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I was aghast…

April 25, 2011

By Alison Allen-Gray

A few years ago at a conference on children’s literature, I heard a leading publisher announce the intention to produce re-written versions of children’s classics to make them more accessible. My gasp earned me a hard stare (clearly learnt from Paddington Bear) from my neighbour. I was, in the parlance of the stories I read as a child, aghast. My revulsion at the idea stemmed, I think, from two things. One was comradely outrage that long-established authors should be meddled with. The other was a general unease that has to do with obliterating texture from language. I think it is a good thing for children to become aware, through unfamiliar vocabulary and a style of language that is different from their own, that social relationships and attitudes were different in years gone by to how they are now. Absorbing different styles and textures of language as your reading grows certainly helps when you meet the adult classics of, say, Austen or Dickens. In fact, it helps with everything.

However, a conversation with fellow Islington Writers for Children members the other day led me to re-examine my thoughts on this one. I have to concede that I was a fortunate child; if when reading I came across a word I didn’t know I could often ask an adult for clarification. If there was no one around to ask I’d either deduce the meaning by context or, if push came to shove, get a dictionary. The dictionary was a last resort, though, because usually I’d want to press on with the story. And this brings me to the thought-provoking point made by Marion about Enid Blyton: here we have a body of work that is all about driving an exciting story at full pace. Would Enid herself have wanted her work re-written so that outdated language didn’t hold up the story? Other issues, of course, are the sexism and racism that one encounters in some of the ‘classics’. Should they stay or should they go? Is it commendable to banish them from the literature of the past because we are now more enlightened? Or is it an irresponsible dishonesty?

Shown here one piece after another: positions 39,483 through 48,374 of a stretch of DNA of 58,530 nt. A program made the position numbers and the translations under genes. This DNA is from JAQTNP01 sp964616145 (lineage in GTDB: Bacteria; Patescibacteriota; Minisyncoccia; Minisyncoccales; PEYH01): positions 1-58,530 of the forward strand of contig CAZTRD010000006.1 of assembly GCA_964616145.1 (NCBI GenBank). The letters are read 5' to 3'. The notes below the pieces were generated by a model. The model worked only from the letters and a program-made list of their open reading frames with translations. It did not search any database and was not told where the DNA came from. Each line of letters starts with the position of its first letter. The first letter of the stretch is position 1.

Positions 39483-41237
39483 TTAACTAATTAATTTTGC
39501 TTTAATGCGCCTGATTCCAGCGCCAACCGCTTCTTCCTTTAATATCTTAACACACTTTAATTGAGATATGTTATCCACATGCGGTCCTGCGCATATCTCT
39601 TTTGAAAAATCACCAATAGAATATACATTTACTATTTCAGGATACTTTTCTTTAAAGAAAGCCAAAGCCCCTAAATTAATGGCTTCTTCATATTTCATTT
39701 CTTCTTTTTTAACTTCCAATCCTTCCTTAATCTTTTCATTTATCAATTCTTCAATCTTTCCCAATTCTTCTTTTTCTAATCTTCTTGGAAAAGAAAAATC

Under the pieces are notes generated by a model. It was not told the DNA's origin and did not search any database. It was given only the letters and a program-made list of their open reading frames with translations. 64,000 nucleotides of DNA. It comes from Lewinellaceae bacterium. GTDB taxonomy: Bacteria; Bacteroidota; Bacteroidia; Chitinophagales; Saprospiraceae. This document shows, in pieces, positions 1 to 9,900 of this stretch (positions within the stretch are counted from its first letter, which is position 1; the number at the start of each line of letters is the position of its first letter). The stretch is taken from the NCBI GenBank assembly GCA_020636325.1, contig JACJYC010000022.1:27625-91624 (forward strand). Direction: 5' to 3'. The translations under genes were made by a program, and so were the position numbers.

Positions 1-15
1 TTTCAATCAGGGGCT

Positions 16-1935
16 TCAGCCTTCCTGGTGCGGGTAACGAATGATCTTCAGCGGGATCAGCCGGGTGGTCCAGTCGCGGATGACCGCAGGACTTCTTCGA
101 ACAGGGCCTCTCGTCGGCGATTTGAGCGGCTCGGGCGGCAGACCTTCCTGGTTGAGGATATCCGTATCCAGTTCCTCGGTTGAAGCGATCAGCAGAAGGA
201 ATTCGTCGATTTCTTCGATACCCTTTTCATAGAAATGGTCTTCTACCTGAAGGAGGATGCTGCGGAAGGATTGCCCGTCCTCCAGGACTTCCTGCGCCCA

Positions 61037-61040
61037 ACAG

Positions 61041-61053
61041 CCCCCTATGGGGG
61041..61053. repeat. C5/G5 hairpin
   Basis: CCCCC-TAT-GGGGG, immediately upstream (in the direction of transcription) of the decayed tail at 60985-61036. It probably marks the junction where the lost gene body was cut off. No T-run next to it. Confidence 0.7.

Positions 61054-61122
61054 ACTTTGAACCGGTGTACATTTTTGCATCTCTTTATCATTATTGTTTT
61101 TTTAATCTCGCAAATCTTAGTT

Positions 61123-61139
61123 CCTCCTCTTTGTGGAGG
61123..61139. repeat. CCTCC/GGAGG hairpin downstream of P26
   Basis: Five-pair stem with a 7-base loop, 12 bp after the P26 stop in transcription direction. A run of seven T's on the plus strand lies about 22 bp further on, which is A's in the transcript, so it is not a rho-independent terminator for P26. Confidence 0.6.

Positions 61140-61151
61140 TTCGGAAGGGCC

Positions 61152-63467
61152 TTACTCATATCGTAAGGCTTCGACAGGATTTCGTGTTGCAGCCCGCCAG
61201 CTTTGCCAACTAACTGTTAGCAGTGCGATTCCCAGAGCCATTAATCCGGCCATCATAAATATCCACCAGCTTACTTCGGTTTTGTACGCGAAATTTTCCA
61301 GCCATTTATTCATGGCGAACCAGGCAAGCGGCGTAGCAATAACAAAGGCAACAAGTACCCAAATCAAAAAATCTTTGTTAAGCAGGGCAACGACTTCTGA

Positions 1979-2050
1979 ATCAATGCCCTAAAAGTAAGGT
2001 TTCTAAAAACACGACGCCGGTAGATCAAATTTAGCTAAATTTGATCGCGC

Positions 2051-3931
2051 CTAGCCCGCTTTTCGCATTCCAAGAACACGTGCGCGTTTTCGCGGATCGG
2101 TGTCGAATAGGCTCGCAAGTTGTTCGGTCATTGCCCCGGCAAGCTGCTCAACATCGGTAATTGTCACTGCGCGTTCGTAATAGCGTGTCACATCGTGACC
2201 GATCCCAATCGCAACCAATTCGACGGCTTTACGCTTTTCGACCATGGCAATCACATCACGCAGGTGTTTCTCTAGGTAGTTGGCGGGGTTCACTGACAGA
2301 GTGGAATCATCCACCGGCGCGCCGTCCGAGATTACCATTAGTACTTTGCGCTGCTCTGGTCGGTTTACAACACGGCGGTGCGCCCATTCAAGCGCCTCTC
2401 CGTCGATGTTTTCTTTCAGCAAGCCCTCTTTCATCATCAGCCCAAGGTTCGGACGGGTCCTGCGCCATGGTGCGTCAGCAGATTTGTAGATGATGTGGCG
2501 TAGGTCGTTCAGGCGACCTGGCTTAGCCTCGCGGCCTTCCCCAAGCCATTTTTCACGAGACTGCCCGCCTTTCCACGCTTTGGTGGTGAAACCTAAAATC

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One Comment leave one →
  1. Lorna permalink
    April 29, 2011 3:18 pm

    A very interesting post. I found, when teaching a set text to young adults, that the words and phrases used would sometimes throw up interesting controversies. In the set text ‘Of Mice and Men’ by John Steinbeck, one of the characters is referred to as ‘the nigger’. The Year 9 boys I was reading this with were indeed ‘aghast’ but when it was explained that, at the time, this was not a derogatory title, they were interested and accepting. I was pleased that our School Editions of the book had not attempted to change this.
    There may be occasions when a character’s name could be deemed inappropriate, for example, ‘Titty’ in Arthur Ransome’s ‘Swallows and Amazons’ has been re-named Dorothea (her ‘proper name’, in the story) in recent editions. But I absolutely believe that we have no right to change an author’s language. If sufficient interest is there, children will step up to the mark and get stuck in, and increase their reading power while doing so.

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